Hyperbolic Rhetoric and Obfuscation

I’ve been thinking about my last post in terms of how our political discourse – or any discourse for that matter – has devolved. If you want a lesson in how far we have fallen, take a look at the discussion sessions at the end of any of the Milton Friedman Free To Choose videos that I have posted up in the masthead menus. There are some diametrically opposed passionate disagreements that are debated (not angrily or dishonestly argued) in those and it is done so with civility and respect. Friedman and his opposition clearly disagreed with each other but they presented their positions supported by facts and let the positions stand on their own merits.

Most of the chattering classes have lost that capability. It’s not an art to understand how to debate; it is a learned skill that takes time, research and the accumulation of true knowledge, not just a mental catalog of factoids.

Black3Actual has put a lot of effort into rolling out posts on logic and effective argument tactics and strategies, all are well worth a read to understand how better to recognize weaknesses in our opponents position as well as finding ways to shore up your own.

I know that many people of greatly varied political and social ideologies are supremely frustrated (as am I) that we continue to argue in circles without ever achieving an endpoint. It is as if we are in a perpetual boxing match with Muhammad Ali and he is rocking the rope-a-dope. There is a reason for this. If we were all to become better at true argumentation, we would come to recognize one of the issues with contemporary debate is the hyperbolic rhetoric and the abuse of definition that completely negates the ability to get to a reasoned result.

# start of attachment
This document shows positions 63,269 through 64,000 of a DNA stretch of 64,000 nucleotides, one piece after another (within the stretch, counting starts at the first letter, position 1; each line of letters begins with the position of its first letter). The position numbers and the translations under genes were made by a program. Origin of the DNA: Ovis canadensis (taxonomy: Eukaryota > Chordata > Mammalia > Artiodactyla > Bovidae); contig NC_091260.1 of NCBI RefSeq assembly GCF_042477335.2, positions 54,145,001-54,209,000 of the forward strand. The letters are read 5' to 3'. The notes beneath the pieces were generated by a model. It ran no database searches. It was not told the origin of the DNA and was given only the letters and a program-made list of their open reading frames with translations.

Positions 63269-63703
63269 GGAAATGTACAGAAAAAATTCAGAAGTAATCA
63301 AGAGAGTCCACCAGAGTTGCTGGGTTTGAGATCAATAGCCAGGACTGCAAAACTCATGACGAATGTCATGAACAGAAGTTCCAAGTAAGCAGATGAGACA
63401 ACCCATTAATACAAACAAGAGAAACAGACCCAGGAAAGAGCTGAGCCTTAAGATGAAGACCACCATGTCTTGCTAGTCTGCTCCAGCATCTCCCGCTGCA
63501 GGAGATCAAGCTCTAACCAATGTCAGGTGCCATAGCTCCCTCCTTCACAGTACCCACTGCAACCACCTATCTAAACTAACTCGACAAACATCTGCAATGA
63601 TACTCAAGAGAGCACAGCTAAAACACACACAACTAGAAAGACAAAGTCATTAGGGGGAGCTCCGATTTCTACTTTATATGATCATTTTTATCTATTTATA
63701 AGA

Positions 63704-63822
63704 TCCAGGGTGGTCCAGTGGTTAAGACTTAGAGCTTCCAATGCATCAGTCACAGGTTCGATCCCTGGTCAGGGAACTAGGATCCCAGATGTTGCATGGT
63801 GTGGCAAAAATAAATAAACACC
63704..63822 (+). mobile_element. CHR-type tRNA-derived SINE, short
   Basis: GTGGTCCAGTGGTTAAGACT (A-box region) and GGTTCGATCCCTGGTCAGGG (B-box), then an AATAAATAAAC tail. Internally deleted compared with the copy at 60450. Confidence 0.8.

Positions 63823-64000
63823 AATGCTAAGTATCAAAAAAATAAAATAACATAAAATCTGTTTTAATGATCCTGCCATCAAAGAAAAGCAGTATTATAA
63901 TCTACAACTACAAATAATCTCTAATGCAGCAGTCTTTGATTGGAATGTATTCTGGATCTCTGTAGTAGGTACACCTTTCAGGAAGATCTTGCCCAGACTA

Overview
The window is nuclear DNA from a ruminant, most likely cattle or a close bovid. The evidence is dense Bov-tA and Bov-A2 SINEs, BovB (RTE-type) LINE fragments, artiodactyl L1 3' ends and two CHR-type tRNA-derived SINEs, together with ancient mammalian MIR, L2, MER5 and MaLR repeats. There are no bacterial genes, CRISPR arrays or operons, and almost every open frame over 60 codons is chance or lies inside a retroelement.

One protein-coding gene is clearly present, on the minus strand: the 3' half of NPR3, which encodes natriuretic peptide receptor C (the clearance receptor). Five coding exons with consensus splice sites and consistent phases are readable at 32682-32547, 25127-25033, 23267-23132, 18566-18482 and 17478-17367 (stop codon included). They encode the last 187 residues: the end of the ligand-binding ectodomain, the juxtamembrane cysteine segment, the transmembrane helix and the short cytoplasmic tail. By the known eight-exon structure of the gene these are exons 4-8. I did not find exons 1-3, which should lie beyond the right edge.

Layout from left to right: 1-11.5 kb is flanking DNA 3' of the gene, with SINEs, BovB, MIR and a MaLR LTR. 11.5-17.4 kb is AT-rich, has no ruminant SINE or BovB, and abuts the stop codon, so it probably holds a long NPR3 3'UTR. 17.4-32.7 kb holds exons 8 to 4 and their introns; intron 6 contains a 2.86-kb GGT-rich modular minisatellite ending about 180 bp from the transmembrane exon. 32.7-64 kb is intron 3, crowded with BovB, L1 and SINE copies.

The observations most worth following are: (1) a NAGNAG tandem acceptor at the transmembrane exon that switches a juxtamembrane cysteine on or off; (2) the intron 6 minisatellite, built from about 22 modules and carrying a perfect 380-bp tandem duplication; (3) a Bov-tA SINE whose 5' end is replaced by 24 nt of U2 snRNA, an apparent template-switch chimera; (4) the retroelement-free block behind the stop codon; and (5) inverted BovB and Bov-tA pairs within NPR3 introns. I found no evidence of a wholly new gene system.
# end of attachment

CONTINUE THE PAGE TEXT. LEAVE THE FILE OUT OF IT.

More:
As frustrating as it is, there are people, whose primary objective it is to prevent a reasoned resolution because it would yield an outcome contrary to their desires, so they lean toward obfuscation and hyperbole to prevent the application of logic, thereby continuing the pointless and meaningless arguments.

A perfect example of that in practice is the overuse of the terms “racism” and “hate groups”. As Professor William Jacobson points at Legal Insurrection, the Southern Poverty Law Center (SPLC) has done just that:

As long-time readers surely know, I have examined the pernicious methodology of the Southern Poverty Law Center in moving from fighting Klan and neo-Nazi groups to fighting for the Democratic Party agenda against conservatives and the Tea Party.

In seeking to justify its hefty salaries, budget and fundraising, SPLC made a very dangerous leap to treating political opponents as “hate groups” and speech it didn’t like as “hate speech.”

So where is the danger in naming and shaming?